On 10 May 2016, the Dutch presidency of the Council of the EU published a fifth compromise text on the proposed Regulation on Money Market Funds (MMF Regulation). This latest compromise proposal sets out a number of amendments to the fourth proposal, the more material of which are set out below:
- Constant Net Asset Value (CNAV) Money Market Funds (MMFs) will only be permitted to operate in the EU as either a CNAV MMF that invests in public debt instruments, or as a Low Volatility Net Asset Value MMF (LVNAV MMF).
- UCITS MMFs will be authorised under both the UCITS Directive and the MMF Regulation.
- AIF MMFs will be authorised under the MMF Regulation and may also be authorised under domestic investment fund legislation.
- MMFs will be permitted to hold ancillary liquid assets, such as cash, current accounts or demand deposit accounts.
- MMFs must establish a credit quality assessment procedure to perform credit quality assessments of both money market instruments and their issuers taking into account their relative risk of default. A manager of a MMF should report to the board at least annually on the MMF’s credit risk profile following an analysis of the results of the MMF’s internal credit quality assessments.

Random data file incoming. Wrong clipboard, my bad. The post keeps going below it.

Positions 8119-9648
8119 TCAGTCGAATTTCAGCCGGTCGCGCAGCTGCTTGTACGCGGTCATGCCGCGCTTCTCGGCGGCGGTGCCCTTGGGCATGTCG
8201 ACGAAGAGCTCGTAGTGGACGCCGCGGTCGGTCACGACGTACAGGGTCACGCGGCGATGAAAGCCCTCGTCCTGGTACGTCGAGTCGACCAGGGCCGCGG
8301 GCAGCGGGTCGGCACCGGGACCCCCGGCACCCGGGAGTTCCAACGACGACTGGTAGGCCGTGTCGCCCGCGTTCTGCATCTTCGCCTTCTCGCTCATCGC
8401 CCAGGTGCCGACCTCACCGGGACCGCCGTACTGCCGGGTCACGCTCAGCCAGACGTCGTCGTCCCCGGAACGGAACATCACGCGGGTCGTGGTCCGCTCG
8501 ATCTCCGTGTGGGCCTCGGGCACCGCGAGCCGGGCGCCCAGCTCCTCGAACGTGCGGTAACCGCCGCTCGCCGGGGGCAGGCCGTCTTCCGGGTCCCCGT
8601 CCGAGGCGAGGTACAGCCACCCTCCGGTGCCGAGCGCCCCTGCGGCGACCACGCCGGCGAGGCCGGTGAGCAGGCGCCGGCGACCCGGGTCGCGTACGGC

- A CNAV MMF, a LVNAV MMF and a Variable Net Asset Value (VNAV) MMF may all take the form of a short-term MMF. Only a VNAV MMF may take the form of a standard MMF.
- Subject to certain conditions a MMF may also invest in:
- High quality money market instruments
- Eligible securitisations and asset backed commercial paper
The extension of the transitional period from one to two years following the entry into force of the MMF Regulation, as recommended in the fourth compromise proposal, has been retained. This means that existing CNAV MMFs will have two years to convert to either CNAV MMFs that invest in public debt instruments, LVNAV MMFs or VNAV MMFs.